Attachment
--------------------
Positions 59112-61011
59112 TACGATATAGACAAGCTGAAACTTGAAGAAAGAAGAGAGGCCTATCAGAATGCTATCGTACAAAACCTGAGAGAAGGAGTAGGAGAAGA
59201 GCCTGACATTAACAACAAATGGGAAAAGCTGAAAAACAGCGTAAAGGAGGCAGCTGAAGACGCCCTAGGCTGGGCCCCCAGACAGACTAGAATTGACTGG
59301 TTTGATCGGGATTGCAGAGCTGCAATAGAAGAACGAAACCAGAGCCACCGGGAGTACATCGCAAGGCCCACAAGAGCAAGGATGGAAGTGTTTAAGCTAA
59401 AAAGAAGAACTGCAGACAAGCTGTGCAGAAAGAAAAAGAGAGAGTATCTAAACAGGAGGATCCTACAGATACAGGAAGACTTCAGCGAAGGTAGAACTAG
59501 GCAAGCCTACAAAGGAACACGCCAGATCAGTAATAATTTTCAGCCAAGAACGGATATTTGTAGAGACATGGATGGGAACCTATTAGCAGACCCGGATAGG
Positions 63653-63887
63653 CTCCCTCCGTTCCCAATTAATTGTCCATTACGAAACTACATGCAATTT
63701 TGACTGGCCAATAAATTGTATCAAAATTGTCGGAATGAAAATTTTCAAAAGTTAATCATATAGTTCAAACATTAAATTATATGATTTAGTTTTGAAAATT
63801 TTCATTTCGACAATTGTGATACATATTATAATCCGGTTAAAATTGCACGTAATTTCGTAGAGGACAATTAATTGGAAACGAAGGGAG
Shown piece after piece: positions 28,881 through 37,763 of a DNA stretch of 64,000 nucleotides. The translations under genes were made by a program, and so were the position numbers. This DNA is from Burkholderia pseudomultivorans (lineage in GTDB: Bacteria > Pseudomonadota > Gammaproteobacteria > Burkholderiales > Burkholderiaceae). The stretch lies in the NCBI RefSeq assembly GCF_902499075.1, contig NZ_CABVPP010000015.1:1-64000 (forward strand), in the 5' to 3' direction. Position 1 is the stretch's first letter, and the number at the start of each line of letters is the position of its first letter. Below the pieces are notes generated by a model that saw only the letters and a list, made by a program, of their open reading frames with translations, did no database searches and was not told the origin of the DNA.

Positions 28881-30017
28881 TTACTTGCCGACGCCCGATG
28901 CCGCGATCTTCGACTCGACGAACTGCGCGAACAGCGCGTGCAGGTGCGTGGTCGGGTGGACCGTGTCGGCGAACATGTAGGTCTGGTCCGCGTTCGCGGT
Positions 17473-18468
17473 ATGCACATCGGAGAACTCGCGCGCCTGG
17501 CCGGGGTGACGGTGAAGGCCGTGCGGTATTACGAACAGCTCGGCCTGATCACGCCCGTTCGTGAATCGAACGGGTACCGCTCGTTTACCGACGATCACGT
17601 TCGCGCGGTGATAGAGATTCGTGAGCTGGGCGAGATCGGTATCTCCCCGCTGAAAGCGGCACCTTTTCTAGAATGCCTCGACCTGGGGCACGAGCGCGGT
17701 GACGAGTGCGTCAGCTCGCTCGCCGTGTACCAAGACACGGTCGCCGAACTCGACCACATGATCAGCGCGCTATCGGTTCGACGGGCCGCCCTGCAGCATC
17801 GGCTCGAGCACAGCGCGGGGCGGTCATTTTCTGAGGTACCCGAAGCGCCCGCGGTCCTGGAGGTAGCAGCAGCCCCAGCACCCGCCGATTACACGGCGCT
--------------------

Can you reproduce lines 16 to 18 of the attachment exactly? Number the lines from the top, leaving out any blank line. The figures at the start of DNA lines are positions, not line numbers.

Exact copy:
17473 ATGCACATCGGAGAACTCGCGCGCCTGG
17501 CCGGGGTGACGGTGAAGGCCGTGCGGTATTACGAACAGCTCGGCCTGATCACGCCCGTTCGTGAATCGAACGGGTACCGCTCGTTTACCGACGATCACGT
17601 TCGCGCGGTGATAGAGATTCGTGAGCTGGGCGAGATCGGTATCTCCCCGCTGAAAGCGGCACCTTTTCTAGAATGCCTCGACCTGGGGCACGAGCGCGGT